This event is all ages.
$25.00 – General Admission
*plus applicable service fees
All doors & show times subject to change.
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A Wednesday song is a quilt. A short story collection, a half-memory, a patchwork of portraits of the American south, disparate moments that somehow make sense as a whole. Karly Hartzman, the songwriter/vocalist/guitarist at the helm of the project, is a story collector as much as she is a storyteller: a scholar of people and one-liners. Rat Saw God, Wednesday’s new and best record, is ekphrastic but autobiographical and above all, deeply empathetic.
Rat Saw God is an album about riding a bike down a suburban stretch in Greensboro while listening to My Bloody Valentine for the first time on an iPod Nano, past a creek that runs through the neighborhood riddled with broken glass bottles and condoms, a front yard filled with broken and rusted car parts, a lonely and dilapidated house reclaimed by kudzu. Four Lokos and rodeo clowns and a kid who burns down a corn field. Roadside monuments, church marquees, poppers and vodka in a plastic water bottle, the shit you get away with at Jewish summer camp, strange sentimental family heirlooms at the thrift stores. The way the South hums alive all night in the summers and into fall, the sound of high school football games, the halo effect from the lights polluting the darkness. It’s not really bright enough to see in front of you, but in that stretch of inky void – somehow – you see everything. The songs on Rat Saw God don’t recount epics, just the everyday. They’re real life, blurry and chaotic and strange – which is in-line with Hartzman’s own ethos: “Everyone’s story is worthy,” she says, plainly. “Literally every life story is worth writing down, because people are so fascinating.”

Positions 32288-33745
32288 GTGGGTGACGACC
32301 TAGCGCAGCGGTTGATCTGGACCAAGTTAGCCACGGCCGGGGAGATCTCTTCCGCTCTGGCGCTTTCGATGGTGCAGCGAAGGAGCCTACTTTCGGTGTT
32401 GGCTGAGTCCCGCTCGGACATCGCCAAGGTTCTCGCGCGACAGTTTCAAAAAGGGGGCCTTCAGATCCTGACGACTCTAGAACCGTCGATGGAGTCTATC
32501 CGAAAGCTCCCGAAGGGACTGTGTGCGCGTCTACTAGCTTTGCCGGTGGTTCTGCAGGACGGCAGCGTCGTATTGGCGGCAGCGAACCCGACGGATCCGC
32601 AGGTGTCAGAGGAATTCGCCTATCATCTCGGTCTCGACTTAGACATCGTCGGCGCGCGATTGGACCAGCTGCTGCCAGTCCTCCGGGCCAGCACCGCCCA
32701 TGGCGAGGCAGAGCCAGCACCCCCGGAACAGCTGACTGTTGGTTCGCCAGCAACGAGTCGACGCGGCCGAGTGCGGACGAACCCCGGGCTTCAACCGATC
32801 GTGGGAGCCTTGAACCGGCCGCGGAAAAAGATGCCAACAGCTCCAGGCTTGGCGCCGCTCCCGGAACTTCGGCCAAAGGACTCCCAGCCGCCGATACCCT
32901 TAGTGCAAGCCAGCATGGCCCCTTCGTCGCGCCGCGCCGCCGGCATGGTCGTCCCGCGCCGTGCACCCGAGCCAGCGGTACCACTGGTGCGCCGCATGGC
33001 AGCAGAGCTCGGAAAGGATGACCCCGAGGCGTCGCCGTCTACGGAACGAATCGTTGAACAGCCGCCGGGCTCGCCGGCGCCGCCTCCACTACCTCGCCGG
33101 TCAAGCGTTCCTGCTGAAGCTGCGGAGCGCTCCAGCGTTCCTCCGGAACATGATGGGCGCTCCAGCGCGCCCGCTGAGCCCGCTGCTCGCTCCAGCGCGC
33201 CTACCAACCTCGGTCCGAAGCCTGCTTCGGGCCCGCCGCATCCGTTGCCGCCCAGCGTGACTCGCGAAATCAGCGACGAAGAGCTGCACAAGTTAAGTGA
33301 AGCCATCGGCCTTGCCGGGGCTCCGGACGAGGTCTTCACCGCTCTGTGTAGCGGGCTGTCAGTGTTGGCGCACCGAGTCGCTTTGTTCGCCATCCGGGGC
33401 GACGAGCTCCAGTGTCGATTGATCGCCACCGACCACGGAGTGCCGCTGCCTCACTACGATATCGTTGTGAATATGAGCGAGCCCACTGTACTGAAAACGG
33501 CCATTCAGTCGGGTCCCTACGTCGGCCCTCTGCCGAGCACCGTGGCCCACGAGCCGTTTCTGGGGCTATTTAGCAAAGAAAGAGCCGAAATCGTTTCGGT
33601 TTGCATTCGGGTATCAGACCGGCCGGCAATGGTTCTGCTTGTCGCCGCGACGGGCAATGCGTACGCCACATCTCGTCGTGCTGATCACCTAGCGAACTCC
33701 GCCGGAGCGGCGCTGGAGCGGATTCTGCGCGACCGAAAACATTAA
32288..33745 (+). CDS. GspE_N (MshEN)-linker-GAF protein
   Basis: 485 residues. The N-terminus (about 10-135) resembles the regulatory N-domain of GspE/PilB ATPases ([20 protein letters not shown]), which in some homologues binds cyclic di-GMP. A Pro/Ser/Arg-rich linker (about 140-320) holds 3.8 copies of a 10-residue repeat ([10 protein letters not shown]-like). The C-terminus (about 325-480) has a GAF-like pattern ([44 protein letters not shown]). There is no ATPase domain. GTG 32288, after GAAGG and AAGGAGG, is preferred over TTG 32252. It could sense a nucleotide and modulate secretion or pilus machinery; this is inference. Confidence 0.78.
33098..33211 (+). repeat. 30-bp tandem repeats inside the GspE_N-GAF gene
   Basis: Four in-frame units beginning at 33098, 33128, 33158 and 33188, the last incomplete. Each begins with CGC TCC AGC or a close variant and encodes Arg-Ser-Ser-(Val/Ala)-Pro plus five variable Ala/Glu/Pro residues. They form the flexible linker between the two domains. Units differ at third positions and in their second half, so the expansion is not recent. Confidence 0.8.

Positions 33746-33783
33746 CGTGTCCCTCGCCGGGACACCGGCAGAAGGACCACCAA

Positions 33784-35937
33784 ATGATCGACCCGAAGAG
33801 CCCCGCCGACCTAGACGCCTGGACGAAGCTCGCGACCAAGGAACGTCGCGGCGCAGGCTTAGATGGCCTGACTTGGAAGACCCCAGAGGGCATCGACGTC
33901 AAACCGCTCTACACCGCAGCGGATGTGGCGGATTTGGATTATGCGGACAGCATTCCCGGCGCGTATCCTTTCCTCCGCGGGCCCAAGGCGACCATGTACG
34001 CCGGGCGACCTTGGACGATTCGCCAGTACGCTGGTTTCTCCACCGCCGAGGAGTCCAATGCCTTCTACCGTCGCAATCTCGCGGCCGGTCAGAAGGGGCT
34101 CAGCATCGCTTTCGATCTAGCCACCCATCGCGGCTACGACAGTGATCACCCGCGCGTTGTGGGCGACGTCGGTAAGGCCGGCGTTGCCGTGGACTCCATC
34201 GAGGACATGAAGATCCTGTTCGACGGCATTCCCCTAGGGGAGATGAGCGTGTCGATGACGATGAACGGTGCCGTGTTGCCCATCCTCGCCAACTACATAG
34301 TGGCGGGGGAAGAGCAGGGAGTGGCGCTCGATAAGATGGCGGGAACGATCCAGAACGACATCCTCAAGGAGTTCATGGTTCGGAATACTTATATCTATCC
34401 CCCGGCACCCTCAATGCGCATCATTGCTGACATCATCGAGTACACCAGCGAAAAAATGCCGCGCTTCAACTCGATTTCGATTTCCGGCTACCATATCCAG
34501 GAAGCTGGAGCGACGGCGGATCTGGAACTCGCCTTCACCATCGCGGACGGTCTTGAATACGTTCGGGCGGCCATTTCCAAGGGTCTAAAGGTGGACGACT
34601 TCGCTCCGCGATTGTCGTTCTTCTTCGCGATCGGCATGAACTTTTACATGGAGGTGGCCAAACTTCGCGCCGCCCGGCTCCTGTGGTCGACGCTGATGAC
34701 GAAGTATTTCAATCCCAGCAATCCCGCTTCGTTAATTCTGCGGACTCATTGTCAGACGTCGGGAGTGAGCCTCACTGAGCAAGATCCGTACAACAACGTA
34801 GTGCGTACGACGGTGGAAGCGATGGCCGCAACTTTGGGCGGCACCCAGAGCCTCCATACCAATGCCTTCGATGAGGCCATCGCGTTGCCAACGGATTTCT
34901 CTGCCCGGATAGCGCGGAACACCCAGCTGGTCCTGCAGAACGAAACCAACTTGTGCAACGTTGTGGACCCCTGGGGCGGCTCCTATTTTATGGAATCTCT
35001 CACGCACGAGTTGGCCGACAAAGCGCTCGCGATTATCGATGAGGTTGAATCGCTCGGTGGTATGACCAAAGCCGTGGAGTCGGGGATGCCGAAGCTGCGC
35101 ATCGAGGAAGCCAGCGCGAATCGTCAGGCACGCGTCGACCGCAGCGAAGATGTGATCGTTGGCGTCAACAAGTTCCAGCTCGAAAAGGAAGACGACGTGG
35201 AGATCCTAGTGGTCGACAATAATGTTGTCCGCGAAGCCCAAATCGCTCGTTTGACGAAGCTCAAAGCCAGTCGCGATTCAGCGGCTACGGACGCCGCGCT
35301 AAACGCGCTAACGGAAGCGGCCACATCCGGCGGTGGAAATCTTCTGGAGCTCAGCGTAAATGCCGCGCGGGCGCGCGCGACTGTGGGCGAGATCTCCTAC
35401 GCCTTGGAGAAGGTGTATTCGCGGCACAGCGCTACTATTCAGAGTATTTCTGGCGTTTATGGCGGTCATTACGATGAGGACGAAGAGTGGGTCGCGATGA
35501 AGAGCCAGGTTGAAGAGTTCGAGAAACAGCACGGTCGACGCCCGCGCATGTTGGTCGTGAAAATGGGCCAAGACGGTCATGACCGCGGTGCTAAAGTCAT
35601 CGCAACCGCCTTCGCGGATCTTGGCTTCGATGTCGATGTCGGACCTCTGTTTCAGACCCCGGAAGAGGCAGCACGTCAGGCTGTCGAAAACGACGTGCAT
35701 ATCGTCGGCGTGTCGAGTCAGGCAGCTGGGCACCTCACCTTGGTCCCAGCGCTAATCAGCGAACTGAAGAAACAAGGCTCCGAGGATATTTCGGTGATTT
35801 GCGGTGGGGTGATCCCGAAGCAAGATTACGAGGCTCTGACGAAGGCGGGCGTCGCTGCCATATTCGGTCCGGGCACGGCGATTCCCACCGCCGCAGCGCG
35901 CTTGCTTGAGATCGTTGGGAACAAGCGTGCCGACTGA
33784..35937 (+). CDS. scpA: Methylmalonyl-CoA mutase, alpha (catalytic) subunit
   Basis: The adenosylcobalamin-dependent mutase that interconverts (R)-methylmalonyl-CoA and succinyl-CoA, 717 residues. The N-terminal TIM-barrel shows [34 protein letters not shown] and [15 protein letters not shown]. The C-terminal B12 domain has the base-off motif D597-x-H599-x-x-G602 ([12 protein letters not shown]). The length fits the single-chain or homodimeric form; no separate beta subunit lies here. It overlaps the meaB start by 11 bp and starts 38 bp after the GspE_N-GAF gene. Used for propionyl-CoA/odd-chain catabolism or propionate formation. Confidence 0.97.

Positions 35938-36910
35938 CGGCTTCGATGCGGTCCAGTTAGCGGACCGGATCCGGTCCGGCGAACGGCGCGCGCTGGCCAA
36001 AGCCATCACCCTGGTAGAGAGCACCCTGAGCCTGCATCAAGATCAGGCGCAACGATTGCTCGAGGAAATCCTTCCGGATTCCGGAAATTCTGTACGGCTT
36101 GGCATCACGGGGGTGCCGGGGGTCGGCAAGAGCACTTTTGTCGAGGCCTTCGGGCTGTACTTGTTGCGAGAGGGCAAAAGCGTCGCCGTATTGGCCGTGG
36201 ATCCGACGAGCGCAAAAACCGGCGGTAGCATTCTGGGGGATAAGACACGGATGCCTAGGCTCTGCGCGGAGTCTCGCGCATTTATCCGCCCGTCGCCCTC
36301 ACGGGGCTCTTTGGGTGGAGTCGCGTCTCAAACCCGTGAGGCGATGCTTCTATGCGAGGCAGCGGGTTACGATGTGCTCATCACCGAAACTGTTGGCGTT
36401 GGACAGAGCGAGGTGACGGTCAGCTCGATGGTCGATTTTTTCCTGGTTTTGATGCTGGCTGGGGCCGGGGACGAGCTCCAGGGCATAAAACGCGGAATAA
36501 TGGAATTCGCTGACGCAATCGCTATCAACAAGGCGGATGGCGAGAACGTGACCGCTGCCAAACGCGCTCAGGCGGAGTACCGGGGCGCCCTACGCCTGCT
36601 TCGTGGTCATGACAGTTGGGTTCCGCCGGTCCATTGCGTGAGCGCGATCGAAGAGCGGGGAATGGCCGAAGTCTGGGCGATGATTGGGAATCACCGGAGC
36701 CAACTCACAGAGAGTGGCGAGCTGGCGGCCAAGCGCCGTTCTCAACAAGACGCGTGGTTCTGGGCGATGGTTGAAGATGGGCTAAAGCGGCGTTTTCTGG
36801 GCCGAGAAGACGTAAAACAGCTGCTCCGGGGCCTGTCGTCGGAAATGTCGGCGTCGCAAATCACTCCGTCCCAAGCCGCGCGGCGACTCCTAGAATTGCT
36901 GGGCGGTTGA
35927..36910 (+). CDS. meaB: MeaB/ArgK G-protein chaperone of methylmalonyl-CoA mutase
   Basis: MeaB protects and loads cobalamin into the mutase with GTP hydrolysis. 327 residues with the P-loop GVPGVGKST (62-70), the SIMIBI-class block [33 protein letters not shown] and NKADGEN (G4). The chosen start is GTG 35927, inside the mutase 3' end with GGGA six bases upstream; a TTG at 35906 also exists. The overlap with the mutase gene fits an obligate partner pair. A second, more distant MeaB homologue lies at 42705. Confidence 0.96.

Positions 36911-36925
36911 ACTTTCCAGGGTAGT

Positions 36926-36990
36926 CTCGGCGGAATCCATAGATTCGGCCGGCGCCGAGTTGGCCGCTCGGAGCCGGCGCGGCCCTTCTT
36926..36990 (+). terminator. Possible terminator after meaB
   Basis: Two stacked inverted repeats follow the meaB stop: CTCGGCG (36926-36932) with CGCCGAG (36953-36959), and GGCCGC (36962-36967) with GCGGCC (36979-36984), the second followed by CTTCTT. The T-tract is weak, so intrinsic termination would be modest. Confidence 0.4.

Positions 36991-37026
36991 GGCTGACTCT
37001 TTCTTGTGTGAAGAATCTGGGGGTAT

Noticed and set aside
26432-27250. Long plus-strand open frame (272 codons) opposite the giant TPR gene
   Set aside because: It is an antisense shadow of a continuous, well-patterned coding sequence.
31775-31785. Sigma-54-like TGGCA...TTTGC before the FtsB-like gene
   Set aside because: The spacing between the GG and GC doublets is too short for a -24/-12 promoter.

MJ Lenderman is a songwriter born and raised in Asheville, North Carolina. The anatomy of an MJ record might go something like this: warped pedal steels and skuzzed out guitar; a voice reminiscent of the high-lonesome warble of a choirboy; musings of a front-stoop philosopher. Songs snake their way from a lo-fi home recording to something glossier made with longtime friends at Asheville’s Drop of Sun studios, but the recording setting doesn’t seem to matter much – at its core, a Lenderman song rings true.
These are songs about everything from a relationship disintegrating outside the high-end butcher shop to a sighting of football star Dan Marino at the local Harris Teeter; from a love song built around a t-shirt kiosk at the airport, the malaise of a grill rusting in the rain. And those are just some of the things you might find across his three solo records: MJ Lenderman (2019), Ghost of Your Guitar Solo (2021), and break-through acclaimed studio debut, Boat Songs (2022). Lenderman’s songwriting is simple and true, stories delivered with a loping, easy vibe – a shrug of the shoulders, off-the-cuff guitar riffs fuzzy, a tangle of pedal steel and rock ‘n’ roll distortion culminating in alt-country cacophony. An MJ Lenderman song feels like a postcard from a hazy memory, the unpredictable bits and details that end up sticking – bird songs from the rafters of a hardware store, a real good Bob Dylan cover – and what make a story whole.